Jobs in focus as planners, elected officials confer

Jobs in focus as planners, elected officials confer

November 2nd, 2011 by Mike Pare in Business Around the Region

Mike Babb half-joked Tuesday that Whitfield County, Ga., used to be the carpet capital of the world.

The county commission chairman said the economy and down housing market has hit the floorcovering industry hard, noting Whitfield's 12.5 percent jobless rate.

"We longingly look at Hamilton and Bradley counties," he said, citing job generators such as Volkswagen, Wacker and Amazon. "We want to tie our shirt tail to them."

Public officials from the 16-county Chattanooga area met Tuesday to hear an update about the regional growth program that is expected to kick off early next year.

The work on a regional plan, designed to cover growth over the next 40 years, will examine areas such as transportation, workforce, education, economic development and environmental sustainability.

Many of the 17 officials from counties in Tennessee, Georgia and Alabama talked about jobs and growth.

John Gentry, McMinn County, Tenn., mayor, said it, too, has double-digit unemployment.

But he said retailers with whom he has spoken to recently are talking about business increases this holiday season, and people in his county are filling jobs at Amazon, VW and Wacker.

"We cheer what happens in Hamilton and Bradley counties," Gentry said.

Bebe Heiskell, Walker County, Ga., commissioner, said officials there are working to bring in retail, tourism and industry.

At the same time, about 40 percent of the county's workforce travels to jobs in Chattanooga.

Ted Rumley, Dade County, Ga., executive, said up to 75 percent of its workers go to Chattanooga to work.

"We need to pool resources together ... and make this work for everybody," he said.

Melton Potter, Scottsboro, Ala., mayor, said Chattanooga is important to that part of Alabama.

"Chattanooga is the heartbeat. It's good to have a vision," said Potter, adding that his county expects to benefit from about 2,800 jobs to be created by TVA's planned completion of Bellefonte Nuclear Plant.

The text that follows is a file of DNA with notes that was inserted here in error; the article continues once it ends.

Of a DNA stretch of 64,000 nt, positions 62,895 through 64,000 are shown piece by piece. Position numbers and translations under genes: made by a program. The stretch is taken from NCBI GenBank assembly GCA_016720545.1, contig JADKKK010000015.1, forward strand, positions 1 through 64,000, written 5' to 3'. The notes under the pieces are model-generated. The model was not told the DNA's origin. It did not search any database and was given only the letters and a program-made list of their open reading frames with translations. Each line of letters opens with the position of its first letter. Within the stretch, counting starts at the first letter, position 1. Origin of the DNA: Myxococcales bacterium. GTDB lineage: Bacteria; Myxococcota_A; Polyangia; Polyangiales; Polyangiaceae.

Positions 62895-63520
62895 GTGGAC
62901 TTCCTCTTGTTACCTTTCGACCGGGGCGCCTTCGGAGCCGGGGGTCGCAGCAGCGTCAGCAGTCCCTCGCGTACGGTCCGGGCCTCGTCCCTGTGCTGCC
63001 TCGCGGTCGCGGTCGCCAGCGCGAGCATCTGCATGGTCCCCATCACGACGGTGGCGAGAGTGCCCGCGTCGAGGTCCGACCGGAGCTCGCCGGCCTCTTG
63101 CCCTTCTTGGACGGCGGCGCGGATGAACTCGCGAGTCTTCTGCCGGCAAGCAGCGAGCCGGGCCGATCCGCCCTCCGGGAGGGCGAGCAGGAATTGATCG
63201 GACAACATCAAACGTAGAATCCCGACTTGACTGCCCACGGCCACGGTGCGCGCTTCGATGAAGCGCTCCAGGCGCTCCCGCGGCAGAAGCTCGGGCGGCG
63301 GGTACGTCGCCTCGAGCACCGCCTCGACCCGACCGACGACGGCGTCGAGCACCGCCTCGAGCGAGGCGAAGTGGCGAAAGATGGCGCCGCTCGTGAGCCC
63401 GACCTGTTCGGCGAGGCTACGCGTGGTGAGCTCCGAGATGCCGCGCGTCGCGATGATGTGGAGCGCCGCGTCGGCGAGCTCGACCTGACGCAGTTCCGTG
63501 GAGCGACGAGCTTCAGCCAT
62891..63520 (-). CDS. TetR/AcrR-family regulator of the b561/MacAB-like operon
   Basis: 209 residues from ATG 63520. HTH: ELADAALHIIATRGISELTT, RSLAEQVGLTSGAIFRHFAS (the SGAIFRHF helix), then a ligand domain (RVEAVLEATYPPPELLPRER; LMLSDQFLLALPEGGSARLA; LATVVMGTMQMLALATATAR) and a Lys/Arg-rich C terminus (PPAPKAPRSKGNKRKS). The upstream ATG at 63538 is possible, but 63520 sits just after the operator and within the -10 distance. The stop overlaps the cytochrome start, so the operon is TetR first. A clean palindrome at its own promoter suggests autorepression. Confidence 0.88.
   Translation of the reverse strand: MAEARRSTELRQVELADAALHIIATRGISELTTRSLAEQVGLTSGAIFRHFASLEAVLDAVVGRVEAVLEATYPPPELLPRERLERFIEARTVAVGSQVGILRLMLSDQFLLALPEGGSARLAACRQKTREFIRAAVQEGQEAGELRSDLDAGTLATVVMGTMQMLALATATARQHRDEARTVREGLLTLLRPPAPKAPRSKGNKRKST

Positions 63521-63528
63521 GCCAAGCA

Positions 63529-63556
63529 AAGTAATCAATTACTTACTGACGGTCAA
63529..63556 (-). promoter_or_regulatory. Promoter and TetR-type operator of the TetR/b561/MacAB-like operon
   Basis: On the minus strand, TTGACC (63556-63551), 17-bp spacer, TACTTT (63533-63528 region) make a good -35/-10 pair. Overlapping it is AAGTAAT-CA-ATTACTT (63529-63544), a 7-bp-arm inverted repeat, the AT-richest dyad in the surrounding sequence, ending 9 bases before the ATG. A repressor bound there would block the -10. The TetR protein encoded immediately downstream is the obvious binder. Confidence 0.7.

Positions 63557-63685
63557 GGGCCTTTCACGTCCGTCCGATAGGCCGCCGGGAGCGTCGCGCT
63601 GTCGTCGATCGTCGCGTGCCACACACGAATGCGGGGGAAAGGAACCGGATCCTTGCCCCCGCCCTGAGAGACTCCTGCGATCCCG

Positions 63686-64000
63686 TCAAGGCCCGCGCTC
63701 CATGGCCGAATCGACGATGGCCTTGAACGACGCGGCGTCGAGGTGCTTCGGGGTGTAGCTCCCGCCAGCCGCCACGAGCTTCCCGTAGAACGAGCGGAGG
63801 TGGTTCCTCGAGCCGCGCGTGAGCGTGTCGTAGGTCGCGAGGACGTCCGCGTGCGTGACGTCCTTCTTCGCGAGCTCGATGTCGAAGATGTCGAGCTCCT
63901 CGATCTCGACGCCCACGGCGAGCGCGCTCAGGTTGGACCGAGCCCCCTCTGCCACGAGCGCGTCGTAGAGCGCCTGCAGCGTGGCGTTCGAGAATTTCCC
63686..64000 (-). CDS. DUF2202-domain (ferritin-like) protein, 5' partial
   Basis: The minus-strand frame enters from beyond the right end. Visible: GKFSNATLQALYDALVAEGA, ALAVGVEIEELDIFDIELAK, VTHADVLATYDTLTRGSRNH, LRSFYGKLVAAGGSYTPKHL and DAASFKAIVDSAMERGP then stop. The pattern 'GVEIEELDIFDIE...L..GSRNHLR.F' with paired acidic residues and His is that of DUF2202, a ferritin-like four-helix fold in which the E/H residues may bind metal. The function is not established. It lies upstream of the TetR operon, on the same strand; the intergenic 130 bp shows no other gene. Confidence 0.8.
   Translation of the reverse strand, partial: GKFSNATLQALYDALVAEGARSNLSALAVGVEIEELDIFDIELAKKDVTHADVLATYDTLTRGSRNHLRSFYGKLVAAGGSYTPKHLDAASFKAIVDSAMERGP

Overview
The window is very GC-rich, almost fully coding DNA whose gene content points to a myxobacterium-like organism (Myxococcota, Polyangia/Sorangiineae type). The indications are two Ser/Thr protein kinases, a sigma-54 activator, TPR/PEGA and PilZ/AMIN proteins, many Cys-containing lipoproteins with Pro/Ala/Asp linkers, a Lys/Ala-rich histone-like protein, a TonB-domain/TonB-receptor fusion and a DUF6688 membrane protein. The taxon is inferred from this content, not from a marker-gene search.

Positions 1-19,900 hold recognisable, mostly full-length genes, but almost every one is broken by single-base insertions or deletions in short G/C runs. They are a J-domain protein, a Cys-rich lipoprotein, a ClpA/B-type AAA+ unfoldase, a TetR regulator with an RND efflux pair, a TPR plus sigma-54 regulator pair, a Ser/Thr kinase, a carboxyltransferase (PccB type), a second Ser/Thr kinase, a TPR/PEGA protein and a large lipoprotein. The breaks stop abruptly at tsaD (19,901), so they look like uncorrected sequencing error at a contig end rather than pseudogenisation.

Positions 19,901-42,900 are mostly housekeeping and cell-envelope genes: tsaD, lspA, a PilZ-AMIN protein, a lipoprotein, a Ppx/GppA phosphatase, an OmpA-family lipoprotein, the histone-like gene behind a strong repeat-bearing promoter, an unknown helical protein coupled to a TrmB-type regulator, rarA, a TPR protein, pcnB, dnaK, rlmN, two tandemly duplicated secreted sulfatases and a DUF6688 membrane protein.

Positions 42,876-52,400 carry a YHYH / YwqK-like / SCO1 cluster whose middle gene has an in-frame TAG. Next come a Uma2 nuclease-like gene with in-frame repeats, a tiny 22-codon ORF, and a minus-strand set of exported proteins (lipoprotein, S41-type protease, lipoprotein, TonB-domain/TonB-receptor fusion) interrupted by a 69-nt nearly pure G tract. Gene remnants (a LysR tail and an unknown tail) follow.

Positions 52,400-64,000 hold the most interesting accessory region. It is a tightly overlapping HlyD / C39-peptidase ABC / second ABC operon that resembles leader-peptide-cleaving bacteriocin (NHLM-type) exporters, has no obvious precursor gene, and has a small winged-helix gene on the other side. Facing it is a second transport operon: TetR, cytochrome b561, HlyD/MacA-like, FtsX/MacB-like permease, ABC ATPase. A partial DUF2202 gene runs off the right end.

Stemming from the Chattanooga Area Chamber of Commerce's latest job-growth program, officials hope to garner a $2.5 million grant to join with over $2 million in local money to fund the regional planning effort.

While Hamilton County's September jobless rate of 8.6 percent is below the state's 9.8 percent, its still historically high. Bradley's jobless rate was 9.5 percent in September.

Bradley County Mayor Gary Davis said what's beneficial to one county helps everyone in the region.

He said that after VW announced it was going to build an assembly plant in Chattanooga, a group of public officials from the area went to Greenville, S.C., to see how a BMW factory had affected that region.

Davis said the 10-county area around Greenville didn't plan for the growth that emerged as a result of the plant, and that turned out to be a problem.

Chattanooga Mayor Ron Littlefield said the 16-county region around the Scenic City is tied together by not just a common heritage but a growing economy.

He called Atlanta "the poster child" of a community that didn't plan and outgrew itself.

"We don't want to duplicate that experience," Littlefield said.

Hamilton County Mayor Jim Coppinger said he's often asked about what's going to be done about expected growth and how that won't negatively impact the area's quality of life.

"It's exciting to pull everyone together," he said.

Beth Jones, executive director of the Southeast Tennessee Development District, termed the planning effort a learning process.

"We have an obligation to take care of the region for our children and grandchildren," she said.

Armando Carbonell of the Lincoln Institute for Land Policy in Cambridge, Mass., who addressed the group, quipped that the regional effort is like a group choosing a place to eat.

"It's about finding ground that people do agree on," he said.